Blevins lived in a small home with his 17 year-old son.  Among the interesting discoveries pulled from beneath the rubble and massive debris in his yard were his son’s three bicycles.  Despite being located in three different areas behind his home prior to the tornado, they were melded and horribly warped into one another and buried beneath hundreds of pounds of destroyed trees.

“I thought for sure that those bikes were miles away (since we saw no sign of them following the storm),” said Blevins.  It was only after volunteers from local churches came and chopped up the trees did we find this jumbled mess (referring to the bikes).  I think I may keep them that way as an art exhibit or a bird bath.”

Duncan Blevins, a Beaufort County resident, tries to untangle his son's bicycles melded together by a massive tornado last week.

Duncan Blevins, a Beaufort County resident, tries to untangle his son’s bicycles melded together by a massive tornado last week.

Blevins has also found some comfort by speaking with Red Cross counselors.  “I have been having trouble sleeping ever since the storm, but by having someone I can talk to, it has really helped a great deal.  From neighbors, to church groups, to the Red Cross, the outpouring of support has been unbelievable.”

He also cautions other storm victims to protect themselves from identity theft.  “It’s hard to believe but there are criminals out there who prey on people in their worst times.  It can happen to anyone and do what you can to prevent it,” Blevins said.

“I think today is the first time that I can laugh about some of this,” Blevins said.  “At least I won’t need to buy firewood anytime soon!”

A Freight Train

CHOCOWINITY, NC (May 3, 2014) – Jerry and Carolyn Tyson were at home watching television when their phone rang.  It was their neighbor frantically calling to tell them that a tornado warning had been issued, meaning that a tornado was seen on the ground minutes away.

Jerry Tyson shows the solid oak table that shielded him and his wife, Carolyn, when a tornado destroyed the upper floor of his home last week.

Jerry Tyson shows the solid oak table that shielded him and his wife, Carolyn, when a tornado destroyed the upper floor of his home last week.

Having remembered instructions on a recent newscast that the safest place in their home was the lowest level of their home beneath a piece of sturdy furniture, they ran downstairs to a solid oak dining room table that used to be his mother’s.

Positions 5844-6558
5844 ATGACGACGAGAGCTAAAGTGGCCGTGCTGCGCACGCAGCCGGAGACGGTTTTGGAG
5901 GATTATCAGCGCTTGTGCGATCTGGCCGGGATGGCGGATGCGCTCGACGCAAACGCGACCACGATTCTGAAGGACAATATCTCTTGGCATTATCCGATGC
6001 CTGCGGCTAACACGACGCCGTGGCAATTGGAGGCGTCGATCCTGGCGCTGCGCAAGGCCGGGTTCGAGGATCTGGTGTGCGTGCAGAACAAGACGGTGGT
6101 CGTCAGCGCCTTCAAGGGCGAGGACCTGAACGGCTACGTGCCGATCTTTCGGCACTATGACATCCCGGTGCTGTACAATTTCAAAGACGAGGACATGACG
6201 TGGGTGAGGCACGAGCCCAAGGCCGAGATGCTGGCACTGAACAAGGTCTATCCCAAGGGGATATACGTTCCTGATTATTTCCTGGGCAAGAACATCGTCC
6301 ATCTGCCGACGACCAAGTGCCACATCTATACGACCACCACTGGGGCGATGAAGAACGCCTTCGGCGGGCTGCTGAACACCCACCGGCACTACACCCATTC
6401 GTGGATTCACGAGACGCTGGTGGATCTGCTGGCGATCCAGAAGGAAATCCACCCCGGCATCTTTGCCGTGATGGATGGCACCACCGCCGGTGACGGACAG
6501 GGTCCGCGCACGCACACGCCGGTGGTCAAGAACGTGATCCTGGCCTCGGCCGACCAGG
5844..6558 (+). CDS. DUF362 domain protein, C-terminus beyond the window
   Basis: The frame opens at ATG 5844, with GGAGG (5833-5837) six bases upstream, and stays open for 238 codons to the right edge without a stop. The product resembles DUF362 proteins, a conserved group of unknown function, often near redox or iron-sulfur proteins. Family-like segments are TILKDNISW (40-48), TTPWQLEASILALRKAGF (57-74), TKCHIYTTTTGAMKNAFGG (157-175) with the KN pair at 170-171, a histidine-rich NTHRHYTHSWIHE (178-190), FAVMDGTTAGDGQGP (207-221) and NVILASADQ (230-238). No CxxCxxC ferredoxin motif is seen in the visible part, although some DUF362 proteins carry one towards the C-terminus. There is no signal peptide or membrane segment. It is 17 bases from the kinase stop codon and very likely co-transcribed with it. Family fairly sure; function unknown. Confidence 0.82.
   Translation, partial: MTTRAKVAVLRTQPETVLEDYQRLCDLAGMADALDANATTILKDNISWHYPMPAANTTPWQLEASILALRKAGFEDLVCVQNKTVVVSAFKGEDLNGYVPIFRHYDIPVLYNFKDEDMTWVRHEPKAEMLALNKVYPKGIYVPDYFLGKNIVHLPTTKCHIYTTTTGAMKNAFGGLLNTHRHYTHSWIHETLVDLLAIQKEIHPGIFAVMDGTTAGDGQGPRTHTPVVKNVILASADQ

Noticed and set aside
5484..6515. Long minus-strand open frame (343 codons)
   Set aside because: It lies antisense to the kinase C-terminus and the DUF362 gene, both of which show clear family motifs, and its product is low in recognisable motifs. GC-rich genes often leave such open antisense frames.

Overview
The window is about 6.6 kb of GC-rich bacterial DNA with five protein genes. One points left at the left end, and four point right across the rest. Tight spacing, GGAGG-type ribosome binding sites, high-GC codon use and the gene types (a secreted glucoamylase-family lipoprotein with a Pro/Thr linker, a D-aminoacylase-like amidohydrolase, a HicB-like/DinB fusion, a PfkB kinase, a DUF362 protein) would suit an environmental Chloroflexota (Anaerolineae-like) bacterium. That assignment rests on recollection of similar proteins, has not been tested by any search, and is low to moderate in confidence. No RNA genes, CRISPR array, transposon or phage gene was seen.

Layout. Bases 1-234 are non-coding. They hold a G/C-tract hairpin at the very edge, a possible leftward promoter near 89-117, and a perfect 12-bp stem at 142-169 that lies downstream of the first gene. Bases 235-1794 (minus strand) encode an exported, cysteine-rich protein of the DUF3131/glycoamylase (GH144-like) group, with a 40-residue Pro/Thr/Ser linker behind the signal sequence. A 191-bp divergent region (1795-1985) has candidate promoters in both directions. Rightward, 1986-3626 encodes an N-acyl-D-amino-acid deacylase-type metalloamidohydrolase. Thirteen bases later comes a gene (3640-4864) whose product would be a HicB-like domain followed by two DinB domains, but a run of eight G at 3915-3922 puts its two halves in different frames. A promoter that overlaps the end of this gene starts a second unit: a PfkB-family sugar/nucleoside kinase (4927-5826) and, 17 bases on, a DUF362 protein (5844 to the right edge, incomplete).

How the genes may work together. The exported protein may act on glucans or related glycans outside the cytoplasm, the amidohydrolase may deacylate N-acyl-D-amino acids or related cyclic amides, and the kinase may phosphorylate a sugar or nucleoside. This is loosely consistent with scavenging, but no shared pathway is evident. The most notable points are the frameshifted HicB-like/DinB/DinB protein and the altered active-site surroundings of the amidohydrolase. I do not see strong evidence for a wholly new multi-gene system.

“We no sooner got under the table and the worst sound you’ve ever heard erupted upstairs,” said Jerry.  “It sounded like forty freight trains bearing down upon us.  We started praying because I was certain that we were gone.”

In the tornado’s wake, the Tyson’s discovered their upstairs level was largely destroyed.  “That phone call saved our lives,” Jerry continued.  “After the storm, there have been so many volunteers and groups that have come to help us.  It truly is amazing!”

“We knew many of our neighbors, but only their faces when we’d pass them on the street,” said Carolyn.  “But now we feel just like family.  They ran to us offering to help in any way that they could.  The Red Cross, Salvation Army, and a number of church groups have really came through for us.  You don’t know what kind of community you have until faced with a crisis and we’re very blessed.”

To learn more about how you can help, please visit http://www.redcross.org.

 

It Takes a Village

Mason Smith, a member of Kitty Hawk Methodist Church, puts his chainsaw to the test by chopping trees and branches for residents devastated by a tornado last week.

Mason Smith, a member of Kitty Hawk Methodist Church, puts his chainsaw to the test by chopping trees and branches for residents devastated by a tornado last week.

BEAUFORT COUNTY, NC (May 3, 2014) – As American Red Cross volunteers distributed clean-up kits to area residents affected by last week’s devastating tornadoes, a number of other charitable organizations were busy pitching in as well.  From the buzz of an army of chainsaws to the crunch of dead tree branches being assembled for a waiting wood chipper, volunteers from the United Methodist Church were out in force to do as much work as they possibly can over this weekend.

Steve Green lives in Greenville, NC, and he brought his entire family out to help the affected residents piece back together their lives.  “We have so much and they have nothing, so our faith compelled us to come and do what we could,” said Green.  “I brought my children because they need to see this.  If they don’t learn that terrible things happen to good people now, they won’t learn it later.”

Steve Green and Mike Stroud, members of Covenant United Methodist Church in Greenville, NC, carry away debris from tornado-affected areas of Beaufort County.

Steve Green and Mike Stroud, members of Covenant United Methodist Church in Greenville, NC, carry away debris from tornado-affected areas of Beaufort County.

In addition to having dozens of volunteers, the United Methodist Church also trains for such disasters.  “We run an Early Responder’s Training that helps try to prepare our members for what they’ll encounter and what affected residents need following a natural disaster,” said Don Evans from Apex, NC.  “Our training is invaluable, I believe, in that it introduces them to what they should expect, but you need to see it firsthand to truly understand the importance of your work and the scope of the need.”